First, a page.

“It’s great for the summer,” says Samson. “It’s elegant, yet you can prepare it ahead of time for a party at home. It’s creates a nice impression that you’ve put some work into it.”

At the Lobster in Santa Monica, where up to half the diners order some form of lobster dish, executive chef Allyson Thurber makes an all-American lobster salad with a lemony mayonnaise that she says “is like what you’d get if you lived in Maine -- only they might not bother with the green onions and tomato.” She presents it with avocado and champagne vinaigrette on a festive green salad.

“I love avocados,” she says. “They’re creamy and sweet and sort of similar to lobster in a way, really rich. Then you need to have the champagne vinaigrette. Because lobster is sweet, you need the tart to bring the flavors out. That’s why it’s traditional to serve pickles at lobster bakes.”

The salad from Jenny Adams at Laguna Culinary Arts in Laguna Beach combines sweet and tart at each step. Lime juice is squeezed on the lobster before broiling apples brighten a pasta-salad base. And as a finishing twist, ginger spikes the beurre blanc dressing.

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OK - let's be serious. Excellent ingredients (what's not to like?) which mount up quickly at the cash register. Unfortunately, it just didn't pull together. Followed the recipe exactly and everyone said, "Yeah -- OK. . ." Could have used garlic or just some kind of oomph. I will not spend the money to make this again.

Fantastic. Will make it again and again.

Everyone is still talking about how delicious this is! I skipped the squash and roasted peppers and added steamed redskin potatoes and hard boiled eggs. A winner!

Here's the great thing about this recipe: Every bite is different. Lettuce, green bean, shrimp. Tomato, scallop, squash, tuna. I mean, do the math, as they say. There are so many different bites to put on the fork, and they are all good. The dressing is excellent. Chill the plates with the lettuce. Chill the beans and tomatoes. Serve with a nice cool rosé. Have some friends over. Kiss your wife. Be glad the sun came up today.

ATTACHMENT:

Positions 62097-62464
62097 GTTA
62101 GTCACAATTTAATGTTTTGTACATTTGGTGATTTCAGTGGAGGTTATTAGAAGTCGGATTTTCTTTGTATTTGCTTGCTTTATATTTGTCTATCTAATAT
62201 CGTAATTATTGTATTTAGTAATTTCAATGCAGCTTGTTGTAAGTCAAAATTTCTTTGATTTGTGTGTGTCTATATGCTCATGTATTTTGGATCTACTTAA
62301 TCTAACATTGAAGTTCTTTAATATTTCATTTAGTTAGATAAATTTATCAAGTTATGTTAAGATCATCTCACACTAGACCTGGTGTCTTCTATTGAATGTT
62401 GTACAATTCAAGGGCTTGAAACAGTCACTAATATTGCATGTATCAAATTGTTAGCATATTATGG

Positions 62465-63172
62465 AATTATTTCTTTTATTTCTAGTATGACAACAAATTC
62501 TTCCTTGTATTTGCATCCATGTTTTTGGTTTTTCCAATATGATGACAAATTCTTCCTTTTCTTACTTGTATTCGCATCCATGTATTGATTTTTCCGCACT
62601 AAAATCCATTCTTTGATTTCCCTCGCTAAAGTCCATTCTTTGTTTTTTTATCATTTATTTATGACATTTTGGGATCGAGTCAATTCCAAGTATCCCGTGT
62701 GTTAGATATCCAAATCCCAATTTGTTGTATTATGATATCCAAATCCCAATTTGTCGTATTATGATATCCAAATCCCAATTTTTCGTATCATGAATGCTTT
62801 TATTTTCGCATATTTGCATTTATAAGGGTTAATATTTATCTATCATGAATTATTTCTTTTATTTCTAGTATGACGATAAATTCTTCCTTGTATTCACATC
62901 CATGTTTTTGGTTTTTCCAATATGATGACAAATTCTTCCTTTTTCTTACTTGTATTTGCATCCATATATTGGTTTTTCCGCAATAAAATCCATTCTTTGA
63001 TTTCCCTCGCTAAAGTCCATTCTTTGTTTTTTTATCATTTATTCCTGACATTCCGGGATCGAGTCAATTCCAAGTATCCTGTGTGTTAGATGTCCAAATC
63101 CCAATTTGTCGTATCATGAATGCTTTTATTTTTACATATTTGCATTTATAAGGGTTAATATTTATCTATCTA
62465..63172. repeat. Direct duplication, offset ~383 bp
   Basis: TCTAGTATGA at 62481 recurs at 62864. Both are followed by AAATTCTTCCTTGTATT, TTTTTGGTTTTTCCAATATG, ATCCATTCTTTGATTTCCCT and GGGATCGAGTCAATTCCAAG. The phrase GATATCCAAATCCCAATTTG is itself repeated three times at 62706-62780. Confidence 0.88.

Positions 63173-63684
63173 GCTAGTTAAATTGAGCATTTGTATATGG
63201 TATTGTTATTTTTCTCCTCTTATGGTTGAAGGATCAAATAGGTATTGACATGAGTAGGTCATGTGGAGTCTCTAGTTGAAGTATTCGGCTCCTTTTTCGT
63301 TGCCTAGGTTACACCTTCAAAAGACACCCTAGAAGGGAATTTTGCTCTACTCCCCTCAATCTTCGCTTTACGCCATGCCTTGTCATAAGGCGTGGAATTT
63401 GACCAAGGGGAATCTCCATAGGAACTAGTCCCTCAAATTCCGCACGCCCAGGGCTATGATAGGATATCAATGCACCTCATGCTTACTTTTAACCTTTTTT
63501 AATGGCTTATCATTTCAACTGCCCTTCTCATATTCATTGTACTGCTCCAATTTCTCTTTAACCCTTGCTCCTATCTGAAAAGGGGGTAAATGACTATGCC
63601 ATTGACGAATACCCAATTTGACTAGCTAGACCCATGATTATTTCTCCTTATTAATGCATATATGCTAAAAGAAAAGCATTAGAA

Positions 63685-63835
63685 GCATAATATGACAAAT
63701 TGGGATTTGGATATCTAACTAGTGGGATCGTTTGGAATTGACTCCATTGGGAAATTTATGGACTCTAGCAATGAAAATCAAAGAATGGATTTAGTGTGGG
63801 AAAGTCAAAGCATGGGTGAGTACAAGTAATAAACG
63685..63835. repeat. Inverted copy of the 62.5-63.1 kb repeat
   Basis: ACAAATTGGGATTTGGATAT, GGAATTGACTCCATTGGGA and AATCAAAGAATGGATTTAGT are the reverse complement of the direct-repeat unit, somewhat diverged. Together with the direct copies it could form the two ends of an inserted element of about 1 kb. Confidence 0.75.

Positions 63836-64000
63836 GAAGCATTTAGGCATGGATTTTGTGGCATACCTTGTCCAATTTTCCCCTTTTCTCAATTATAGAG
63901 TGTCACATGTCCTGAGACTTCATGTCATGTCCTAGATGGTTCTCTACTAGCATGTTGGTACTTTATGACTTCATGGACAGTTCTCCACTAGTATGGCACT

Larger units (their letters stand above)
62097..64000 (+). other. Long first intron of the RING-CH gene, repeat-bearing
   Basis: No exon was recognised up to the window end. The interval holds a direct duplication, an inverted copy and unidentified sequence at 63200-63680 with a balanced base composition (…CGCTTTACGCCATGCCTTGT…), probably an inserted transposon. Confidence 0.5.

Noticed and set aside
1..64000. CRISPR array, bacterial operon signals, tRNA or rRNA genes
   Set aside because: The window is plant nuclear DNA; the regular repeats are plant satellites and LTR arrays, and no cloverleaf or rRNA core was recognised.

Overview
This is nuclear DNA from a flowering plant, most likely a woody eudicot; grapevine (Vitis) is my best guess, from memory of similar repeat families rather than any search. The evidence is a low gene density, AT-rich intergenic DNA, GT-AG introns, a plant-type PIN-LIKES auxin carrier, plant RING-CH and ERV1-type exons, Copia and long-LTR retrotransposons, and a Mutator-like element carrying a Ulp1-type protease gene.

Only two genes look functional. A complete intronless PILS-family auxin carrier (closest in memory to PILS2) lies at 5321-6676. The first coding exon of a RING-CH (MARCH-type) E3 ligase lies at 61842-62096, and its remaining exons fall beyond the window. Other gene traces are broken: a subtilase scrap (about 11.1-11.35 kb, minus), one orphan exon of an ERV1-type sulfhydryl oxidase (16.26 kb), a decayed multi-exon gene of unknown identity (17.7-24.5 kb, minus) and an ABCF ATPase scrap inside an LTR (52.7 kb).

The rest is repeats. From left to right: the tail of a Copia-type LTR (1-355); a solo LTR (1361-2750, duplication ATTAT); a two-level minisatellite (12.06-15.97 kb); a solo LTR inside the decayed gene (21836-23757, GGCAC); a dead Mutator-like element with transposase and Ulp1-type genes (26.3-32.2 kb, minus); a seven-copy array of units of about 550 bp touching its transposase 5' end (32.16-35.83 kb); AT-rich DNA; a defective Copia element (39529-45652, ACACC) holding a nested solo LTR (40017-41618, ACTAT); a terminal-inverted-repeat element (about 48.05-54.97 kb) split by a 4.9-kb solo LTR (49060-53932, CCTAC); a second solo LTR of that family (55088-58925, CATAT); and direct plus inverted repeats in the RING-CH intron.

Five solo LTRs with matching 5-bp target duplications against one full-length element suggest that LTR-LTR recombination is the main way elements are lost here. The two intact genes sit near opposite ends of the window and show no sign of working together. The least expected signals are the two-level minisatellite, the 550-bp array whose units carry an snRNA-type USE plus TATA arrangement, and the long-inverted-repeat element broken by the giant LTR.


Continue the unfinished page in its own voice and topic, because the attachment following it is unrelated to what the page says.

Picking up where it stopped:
Excellent Dressing! Very easy and flavorful as well. This is a keeper.

I thought the dressing was excellent. I did not have all the seafood mentioned I only had tuna. In any case the salad was excellent and I will definitely make it again.

I have never actually made this complete dish, but I use the dressing to make a similar salad with boston lettuce, avocado, green beans, red peppers and salmon fillet on top. I use some of the dressing as the marinade for the salmon as they do in this one and the rest on the salad. It's really great and my version is a heck of a lot quicker to make, although some day Iɽ like to try it word for word.

This is a keeper, very yummy.

I have prepared this dish a number of times. It has never failed to impress my dinner guests. It is a very favorful salad and your guests will love it. Great summer time lunch or dinner. You won't be disappointed. Try it!

This is a great recipe. My husband and I both loved it. It wasn't hard to make, but very time consuming. It took me 2.5 hours. Everything has to be handled and prepared - roast red pepper, clean beans, etc. I also added oven roasted potatoes based on other's comments and would delete the yellow squash next time. Dressing recipe is enough for two people and needs to be doubled for each add'l two people. I would make the dressing again as a marinade or for salad. It was delicious. This recipe also presents beautifully. Its as good as any restaurant!

This was great- I doubled the recipe so that it would be a main dish for 5 hearty eaters on a hot day and it was enough- I am so glad I doubled the dressing because it turned out to be exactly enough. Two of my guests called it a mediterranean salad (I guess because of the peppers and the olives). Everyone loved it. The shrimp didn't need to be cooked so long- the timing for everything else was perfect. It took me 4 hours to make- my husband said "Why?", I couldn't think why- it didn't make sense to me either but it did take that long. However I will definitely make it again but prep a bit the day before or that morning.

Salade niçoise


Cooking time
30 minutes or less

Dietary information

Main ingredients
Beans (fresh), eggs, tomato, potatoes

Sourced from
The Cook’s Companion App and book

There are many versions of this salad, but this is the one I prefer. It is closest to the salads I have seen offered in the south of France. Some cooks prefer to add grilled fresh tuna. Sometimes I add garlic croutons or a few brilliant nasturtium blossoms, which are usually rioting in the garden during summer.


2 eggs, preferably free-range

1 mignonette lettuce, or 2 large handfuls soft-leafed salad selection

200 g beans, freshly boiled

2 ripe tomatoes, cut into wedges

200 g canned tuna, in olive oil

2–4 potatoes, freshly boiled and cut into chunks or halved

2 tablespoons extra-virgin olive oil

1 teaspoon wine vinegar, optional

freshly ground black pepper

8 anchovy fillets, split lengthwise


Boil eggs for 4 minutes, then run under cold water to stop the cooking. Peel and cut into quarters (the yolks should still be moist). Cover a platter with washed, dried salad leaves. Gently mix warm beans, tomato, drained tuna, potato and egg with olive oil, vinegar (if the tomatoes are not too acidic), salt and pepper and tumble onto salad leaves. Scatter olives and anchovies over and serve immediately.

Watch the video: A Classic Salad Nicoise Recipe with an Innovative Twist (December 2021).